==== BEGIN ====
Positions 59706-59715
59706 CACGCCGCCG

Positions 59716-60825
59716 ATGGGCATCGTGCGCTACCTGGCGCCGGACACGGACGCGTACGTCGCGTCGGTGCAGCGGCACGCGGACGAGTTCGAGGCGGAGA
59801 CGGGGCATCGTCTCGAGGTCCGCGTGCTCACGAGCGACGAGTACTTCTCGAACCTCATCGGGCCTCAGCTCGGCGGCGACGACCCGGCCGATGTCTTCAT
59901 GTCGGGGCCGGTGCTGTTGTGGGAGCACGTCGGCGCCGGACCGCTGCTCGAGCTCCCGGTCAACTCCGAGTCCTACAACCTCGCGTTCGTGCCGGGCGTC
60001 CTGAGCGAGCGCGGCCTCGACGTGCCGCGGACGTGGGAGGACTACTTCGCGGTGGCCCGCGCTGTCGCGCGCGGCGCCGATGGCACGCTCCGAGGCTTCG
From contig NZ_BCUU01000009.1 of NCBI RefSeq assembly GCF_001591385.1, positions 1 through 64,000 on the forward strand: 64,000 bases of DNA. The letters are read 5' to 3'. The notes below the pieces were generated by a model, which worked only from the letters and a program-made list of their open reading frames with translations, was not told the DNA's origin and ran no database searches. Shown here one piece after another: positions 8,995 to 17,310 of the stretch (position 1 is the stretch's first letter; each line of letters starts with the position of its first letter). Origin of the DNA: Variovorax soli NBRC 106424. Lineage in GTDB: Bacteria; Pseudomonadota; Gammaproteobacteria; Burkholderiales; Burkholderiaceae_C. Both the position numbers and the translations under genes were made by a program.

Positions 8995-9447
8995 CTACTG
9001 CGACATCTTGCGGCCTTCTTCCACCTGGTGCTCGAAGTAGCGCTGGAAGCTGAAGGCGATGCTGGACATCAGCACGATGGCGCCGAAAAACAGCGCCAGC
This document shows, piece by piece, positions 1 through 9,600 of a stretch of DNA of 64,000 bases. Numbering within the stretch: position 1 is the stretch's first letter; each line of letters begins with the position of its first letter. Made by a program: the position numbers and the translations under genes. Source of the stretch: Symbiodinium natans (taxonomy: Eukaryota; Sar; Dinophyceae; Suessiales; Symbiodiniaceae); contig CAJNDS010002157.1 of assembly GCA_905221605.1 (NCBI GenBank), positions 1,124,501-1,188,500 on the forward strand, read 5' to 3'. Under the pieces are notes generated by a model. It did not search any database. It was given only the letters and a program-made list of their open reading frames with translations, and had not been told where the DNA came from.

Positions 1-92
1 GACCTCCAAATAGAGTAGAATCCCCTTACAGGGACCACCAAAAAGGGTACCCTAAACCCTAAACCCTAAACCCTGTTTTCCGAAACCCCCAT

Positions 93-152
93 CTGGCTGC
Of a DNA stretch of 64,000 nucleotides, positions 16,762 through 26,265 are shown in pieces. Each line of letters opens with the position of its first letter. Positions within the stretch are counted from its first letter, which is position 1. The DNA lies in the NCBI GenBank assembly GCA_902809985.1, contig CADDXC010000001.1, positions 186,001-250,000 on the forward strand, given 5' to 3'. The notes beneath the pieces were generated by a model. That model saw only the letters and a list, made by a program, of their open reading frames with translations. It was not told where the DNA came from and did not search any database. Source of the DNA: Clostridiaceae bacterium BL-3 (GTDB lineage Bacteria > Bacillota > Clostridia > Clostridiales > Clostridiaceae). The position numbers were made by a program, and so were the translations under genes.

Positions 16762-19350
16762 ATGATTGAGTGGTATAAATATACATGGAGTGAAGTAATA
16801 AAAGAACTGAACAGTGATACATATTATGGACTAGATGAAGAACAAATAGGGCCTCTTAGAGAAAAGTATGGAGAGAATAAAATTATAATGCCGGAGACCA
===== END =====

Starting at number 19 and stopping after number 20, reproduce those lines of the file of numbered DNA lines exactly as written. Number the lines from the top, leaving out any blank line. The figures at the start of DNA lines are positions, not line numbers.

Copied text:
16762 ATGATTGAGTGGTATAAATATACATGGAGTGAAGTAATA
16801 AAAGAACTGAACAGTGATACATATTATGGACTAGATGAAGAACAAATAGGGCCTCTTAGAGAAAAGTATGGAGAGAATAAAATTATAATGCCGGAGACCA